E is the combustion-chamber, surmounting the gas-ring, provided with a feed-chute, E, and door E The chamber E is surmounted by a smoke-dome, F, having a flue, G, at the back, in which a damper, i, is pivoted, and actuated by a rod, j, engaging with its crank, and extending through the casing to the front of the furnace. His a segmental fiuechamber, enveloping the front upper half of the dome, with the front of which it communicates through a flue, G. From its bottom six diving-flues, I, communicate with a segmental basechamber, H which envelopes the circular part of the ash-pit. From this chamber six up return-tubes, 1, rise, and connect it with a segmental flue-chamber, H, which envelopes the back half of the domefiwith which it is connected by the flue Gr.
When the damper z is open the draft is direct; but when closed, the heated currents pass into the flue-chamber H through the flue G, thence down through the diving-fines I into the base-chamber H then rise throughtheflues 1 into the chamber H and pass out through the smoke-pipe K, rising from its top, heating the air rising through the openings in the base around the ash-pit inside the casing L, the warmed air issuing through the pipes M, which distribute it to the apartments.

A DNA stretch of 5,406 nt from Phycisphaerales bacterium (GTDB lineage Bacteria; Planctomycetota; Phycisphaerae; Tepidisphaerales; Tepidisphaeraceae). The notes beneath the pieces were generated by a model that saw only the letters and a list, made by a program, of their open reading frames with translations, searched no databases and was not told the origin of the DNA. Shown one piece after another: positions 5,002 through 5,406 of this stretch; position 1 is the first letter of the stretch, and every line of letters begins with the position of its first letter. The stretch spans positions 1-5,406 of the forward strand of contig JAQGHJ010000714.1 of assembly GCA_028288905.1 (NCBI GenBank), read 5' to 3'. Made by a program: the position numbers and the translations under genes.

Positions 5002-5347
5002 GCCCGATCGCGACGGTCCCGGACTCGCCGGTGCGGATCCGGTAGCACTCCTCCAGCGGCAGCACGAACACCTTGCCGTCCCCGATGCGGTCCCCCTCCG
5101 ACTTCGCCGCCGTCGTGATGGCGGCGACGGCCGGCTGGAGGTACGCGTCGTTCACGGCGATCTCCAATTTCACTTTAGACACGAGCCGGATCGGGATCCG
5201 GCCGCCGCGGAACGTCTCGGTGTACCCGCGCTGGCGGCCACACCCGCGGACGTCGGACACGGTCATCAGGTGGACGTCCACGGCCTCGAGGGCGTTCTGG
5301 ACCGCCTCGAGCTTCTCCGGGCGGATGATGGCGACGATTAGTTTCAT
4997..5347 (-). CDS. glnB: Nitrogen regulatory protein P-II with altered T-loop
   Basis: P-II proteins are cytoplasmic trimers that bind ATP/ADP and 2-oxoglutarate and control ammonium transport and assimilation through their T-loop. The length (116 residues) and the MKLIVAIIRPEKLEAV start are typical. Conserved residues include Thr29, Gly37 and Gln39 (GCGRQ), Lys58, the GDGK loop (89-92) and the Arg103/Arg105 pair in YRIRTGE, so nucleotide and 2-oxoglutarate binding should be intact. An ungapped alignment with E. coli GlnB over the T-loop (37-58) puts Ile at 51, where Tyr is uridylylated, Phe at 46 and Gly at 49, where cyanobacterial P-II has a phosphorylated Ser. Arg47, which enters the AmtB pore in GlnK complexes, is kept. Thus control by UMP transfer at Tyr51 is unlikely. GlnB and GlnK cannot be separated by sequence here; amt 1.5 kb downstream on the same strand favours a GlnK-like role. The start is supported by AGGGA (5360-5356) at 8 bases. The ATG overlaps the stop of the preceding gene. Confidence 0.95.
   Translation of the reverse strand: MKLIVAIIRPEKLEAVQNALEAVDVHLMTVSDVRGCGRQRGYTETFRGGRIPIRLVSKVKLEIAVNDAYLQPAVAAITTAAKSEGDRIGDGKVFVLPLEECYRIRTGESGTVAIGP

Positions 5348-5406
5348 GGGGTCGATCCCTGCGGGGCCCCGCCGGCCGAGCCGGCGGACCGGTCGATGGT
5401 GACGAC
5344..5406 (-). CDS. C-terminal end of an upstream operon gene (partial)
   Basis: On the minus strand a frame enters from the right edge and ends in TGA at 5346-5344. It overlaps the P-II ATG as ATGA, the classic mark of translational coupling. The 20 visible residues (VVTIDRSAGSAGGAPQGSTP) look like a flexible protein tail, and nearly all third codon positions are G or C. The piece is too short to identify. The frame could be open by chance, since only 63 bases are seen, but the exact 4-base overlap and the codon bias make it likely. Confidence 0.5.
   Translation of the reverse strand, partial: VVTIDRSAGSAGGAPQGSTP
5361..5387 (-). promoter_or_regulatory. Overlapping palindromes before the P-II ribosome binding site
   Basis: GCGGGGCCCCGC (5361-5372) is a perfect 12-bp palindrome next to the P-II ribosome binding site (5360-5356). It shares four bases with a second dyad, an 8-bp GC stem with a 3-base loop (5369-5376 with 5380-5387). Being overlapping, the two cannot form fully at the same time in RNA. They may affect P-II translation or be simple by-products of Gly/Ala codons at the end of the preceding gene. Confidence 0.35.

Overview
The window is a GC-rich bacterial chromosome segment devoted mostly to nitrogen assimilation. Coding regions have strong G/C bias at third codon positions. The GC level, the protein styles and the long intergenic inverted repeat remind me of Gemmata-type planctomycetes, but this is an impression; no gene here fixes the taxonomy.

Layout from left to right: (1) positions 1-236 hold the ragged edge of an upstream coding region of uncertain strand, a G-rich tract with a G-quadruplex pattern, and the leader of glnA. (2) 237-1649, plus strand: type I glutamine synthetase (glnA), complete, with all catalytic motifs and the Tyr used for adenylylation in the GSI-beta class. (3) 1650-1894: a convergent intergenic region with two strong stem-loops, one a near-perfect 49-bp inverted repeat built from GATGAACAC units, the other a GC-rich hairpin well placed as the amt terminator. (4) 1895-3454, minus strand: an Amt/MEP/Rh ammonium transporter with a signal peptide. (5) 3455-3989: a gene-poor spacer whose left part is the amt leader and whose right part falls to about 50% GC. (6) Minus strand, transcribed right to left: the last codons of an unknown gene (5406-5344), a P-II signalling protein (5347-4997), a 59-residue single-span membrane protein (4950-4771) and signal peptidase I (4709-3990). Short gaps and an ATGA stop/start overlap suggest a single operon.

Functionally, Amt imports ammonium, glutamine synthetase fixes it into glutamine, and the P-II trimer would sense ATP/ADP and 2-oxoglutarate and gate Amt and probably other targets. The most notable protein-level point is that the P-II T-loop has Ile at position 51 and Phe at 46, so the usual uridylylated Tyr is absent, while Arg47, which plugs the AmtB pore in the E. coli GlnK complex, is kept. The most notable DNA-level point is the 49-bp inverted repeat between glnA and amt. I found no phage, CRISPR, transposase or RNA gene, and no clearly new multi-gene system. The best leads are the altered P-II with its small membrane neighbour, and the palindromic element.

N is a Water-vessel placed on top of the dome, the evaporation of the Water supplying the moisture to the warmed air required. for health and comfort.
Doors 0 0, opening into the several fluechambers, are provided, for the purpose of giving access thereto, to remove dust and ashes accumulating or lodging therein.
What We claim as our invention, and desire to secure by Letters Patent, is-
l. The fire-pot B, constructed as described, and having the opening bin its front lower edge communicating with the opening a in the ABRAHAM RUBEL. ISAAC RUBEL.
Witnesses WM. H. Lorz, HERMAN A. KROESCHELL.
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Cited By (1)

* Cited by examiner, † Cited by third party
Publication number Priority date Publication date Assignee Title
US2570580A (en) * 1949-03-14 1951-10-09 Alfred E Mcclure Fuel-saving hot-air furnace

Cited By (1)

* Cited by examiner, † Cited by third party
Publication number Priority date Publication date Assignee Title
US2570580A (en) * 1949-03-14 1951-10-09 Alfred E Mcclure Fuel-saving hot-air furnace